Tourist discovers why posing for photos with angry elk is a terrible idea

Bull elk at Yellowstone National Park, Wyoming, USA
(Image credit: Getty)

A woman visiting Estes Park in Colorado got an instant lesson in wildlife safety after trying to pose for holiday photos with a particularly aggressive bull elk. The woman seemed oblivious to the danger, turning her back and laughing as the animal showed clear signs of agitation, pacing and tossing its head. Eventually it drove her back with a charge.

Luckily for the woman it was only a bluff intended to intimidate her; other people have been less lucky after trying their luck at Estes Park, with some suffering serious injuries.

A video of the close call has recently gone viral thanks to Instagram account TouronsOfYellowstone. The account usually calls out bad behavior at America's first National Park (such as visitors chasing wolves and petting bison), but sometimes covers carelessness at other sites of natural beauty as well. The clip, shared by kindergarten assistant Melissa Love Henderson, appears to have been shot during the rut in the fall, when males are particularly prone to aggression as they compete for dominance and the right to mate.

Estes Park is a pretty town that often serves as a base camp for people visiting nearby Rocky Mountain National Park, but is also a popular tourist destination in its own right. It's best known for its huge population of elk, with around 2,400 of the animals living in the Estes Valley.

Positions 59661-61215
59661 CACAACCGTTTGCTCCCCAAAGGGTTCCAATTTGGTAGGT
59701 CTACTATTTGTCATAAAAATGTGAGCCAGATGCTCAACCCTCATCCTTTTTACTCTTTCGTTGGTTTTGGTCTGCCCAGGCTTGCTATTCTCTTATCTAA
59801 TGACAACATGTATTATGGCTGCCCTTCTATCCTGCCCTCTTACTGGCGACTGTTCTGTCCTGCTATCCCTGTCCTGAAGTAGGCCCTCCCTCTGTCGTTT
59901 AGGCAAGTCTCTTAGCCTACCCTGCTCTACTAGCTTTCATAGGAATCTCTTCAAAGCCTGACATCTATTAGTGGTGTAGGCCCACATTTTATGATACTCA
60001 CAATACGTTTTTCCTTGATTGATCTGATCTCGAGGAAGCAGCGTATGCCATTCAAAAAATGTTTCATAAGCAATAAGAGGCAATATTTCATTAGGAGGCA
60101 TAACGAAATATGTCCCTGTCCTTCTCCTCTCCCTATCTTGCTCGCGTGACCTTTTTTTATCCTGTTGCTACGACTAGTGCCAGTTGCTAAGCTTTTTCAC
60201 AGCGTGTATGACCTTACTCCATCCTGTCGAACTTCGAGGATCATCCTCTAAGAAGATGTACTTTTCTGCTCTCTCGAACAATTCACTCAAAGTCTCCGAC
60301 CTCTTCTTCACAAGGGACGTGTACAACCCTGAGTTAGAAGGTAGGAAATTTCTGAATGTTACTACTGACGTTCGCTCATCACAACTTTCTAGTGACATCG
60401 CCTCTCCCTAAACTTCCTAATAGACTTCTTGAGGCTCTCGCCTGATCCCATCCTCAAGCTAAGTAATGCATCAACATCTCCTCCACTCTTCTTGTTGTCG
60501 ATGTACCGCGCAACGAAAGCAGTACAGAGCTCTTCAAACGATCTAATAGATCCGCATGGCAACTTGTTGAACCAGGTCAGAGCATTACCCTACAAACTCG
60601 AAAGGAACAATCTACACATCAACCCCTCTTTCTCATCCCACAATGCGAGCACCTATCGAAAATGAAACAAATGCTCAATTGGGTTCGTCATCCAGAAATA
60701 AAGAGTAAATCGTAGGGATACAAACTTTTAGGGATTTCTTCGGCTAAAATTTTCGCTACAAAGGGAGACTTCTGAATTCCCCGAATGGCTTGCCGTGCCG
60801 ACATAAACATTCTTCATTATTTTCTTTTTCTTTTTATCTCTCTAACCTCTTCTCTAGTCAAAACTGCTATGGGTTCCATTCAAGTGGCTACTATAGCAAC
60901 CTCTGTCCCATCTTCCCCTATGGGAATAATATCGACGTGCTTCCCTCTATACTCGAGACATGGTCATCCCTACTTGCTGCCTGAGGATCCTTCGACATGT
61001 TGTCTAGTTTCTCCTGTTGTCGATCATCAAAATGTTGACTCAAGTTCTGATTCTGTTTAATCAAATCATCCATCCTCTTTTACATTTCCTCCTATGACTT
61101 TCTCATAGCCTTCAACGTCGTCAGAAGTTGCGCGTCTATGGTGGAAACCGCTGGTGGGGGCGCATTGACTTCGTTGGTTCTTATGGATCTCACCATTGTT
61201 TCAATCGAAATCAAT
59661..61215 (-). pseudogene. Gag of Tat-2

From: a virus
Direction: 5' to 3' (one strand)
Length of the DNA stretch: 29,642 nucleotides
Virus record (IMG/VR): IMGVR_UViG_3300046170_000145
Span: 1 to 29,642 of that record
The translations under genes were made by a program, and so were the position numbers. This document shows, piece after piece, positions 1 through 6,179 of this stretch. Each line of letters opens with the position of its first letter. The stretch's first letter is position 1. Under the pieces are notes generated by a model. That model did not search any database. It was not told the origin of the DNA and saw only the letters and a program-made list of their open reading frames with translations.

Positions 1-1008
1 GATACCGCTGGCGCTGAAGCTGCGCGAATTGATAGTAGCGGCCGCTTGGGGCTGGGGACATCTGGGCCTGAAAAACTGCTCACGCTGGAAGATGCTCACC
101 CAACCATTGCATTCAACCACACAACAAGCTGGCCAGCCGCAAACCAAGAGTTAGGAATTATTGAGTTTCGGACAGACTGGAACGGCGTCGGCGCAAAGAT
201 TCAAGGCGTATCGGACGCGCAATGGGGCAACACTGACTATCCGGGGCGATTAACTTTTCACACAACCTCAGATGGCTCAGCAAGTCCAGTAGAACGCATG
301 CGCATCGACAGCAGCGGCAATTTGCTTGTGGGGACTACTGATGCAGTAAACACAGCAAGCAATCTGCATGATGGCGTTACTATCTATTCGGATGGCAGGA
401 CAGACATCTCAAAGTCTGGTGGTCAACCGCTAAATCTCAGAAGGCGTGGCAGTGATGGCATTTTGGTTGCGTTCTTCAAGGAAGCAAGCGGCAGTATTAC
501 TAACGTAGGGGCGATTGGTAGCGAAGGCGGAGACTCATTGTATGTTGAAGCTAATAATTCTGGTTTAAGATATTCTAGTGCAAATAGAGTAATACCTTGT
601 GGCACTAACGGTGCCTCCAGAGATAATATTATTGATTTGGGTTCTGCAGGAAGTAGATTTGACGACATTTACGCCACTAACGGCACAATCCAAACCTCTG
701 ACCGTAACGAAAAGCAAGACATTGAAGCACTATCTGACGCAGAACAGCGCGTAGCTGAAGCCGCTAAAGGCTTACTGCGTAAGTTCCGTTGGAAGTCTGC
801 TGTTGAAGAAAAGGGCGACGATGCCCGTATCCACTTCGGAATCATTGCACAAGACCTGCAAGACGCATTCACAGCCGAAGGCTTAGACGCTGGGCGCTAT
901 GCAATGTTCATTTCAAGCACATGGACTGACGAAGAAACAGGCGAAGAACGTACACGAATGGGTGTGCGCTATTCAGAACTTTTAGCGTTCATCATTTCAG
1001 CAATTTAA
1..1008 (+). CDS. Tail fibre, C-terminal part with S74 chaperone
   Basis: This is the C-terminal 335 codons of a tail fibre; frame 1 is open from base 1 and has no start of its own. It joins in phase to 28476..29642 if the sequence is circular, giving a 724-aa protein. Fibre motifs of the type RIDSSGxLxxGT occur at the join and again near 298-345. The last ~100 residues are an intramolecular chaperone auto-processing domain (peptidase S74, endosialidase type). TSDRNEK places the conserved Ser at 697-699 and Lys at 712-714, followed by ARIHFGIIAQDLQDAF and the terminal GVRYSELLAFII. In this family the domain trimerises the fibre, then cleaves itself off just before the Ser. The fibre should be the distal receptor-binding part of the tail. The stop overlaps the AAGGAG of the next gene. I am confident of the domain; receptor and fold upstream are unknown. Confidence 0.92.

The animals can be seen strolling throughout town (sometimes wandering into local businesses like gift shops and jerky stores), but visitors are warned to always give them a wide berth for their own safety, and that of the animals. Although they may seem calm at first, elk are wild animals and can be unpredictable

When elk attack

Although elk attacks are rare, several have been recorded in Estes Park over recent years, usually involving tourists who have wandered too close.

In 2019, two people were hurt after being charged by a bull elk in Estes Park. A woman was knocked over, and a man fell and hit his head while trying to flee. The incident happened just two days before the town's annual Elk Fest, which is a celebration of the animals involving live music, performances, and bugling contests.

In September 2017, an elk was euthanized after charging and injuring two women in the town. 

"We need people to understand these are wild animals," Jennifer Churchill, spokesperson for Colorado Parks and Wildlife, told reporters at the time. "If they change their behavior, you’re too close. They’ll let you know [...] if they stop doing what they are doing, you’re too close."

For more advice, see our guide how to enjoy elk rutting season safely

Cat Ellis

Cat is the editor of Advnture, She’s been a journalist for 15 years, and was fitness and wellbeing editor on TechRadar before joining the Advnture team in 2022. She’s a UK Athletics qualified run leader, and in her spare time enjoys nothing more than lacing up her shoes and hitting the roads and trails (the muddier, the better), usually wearing at least two sports watches.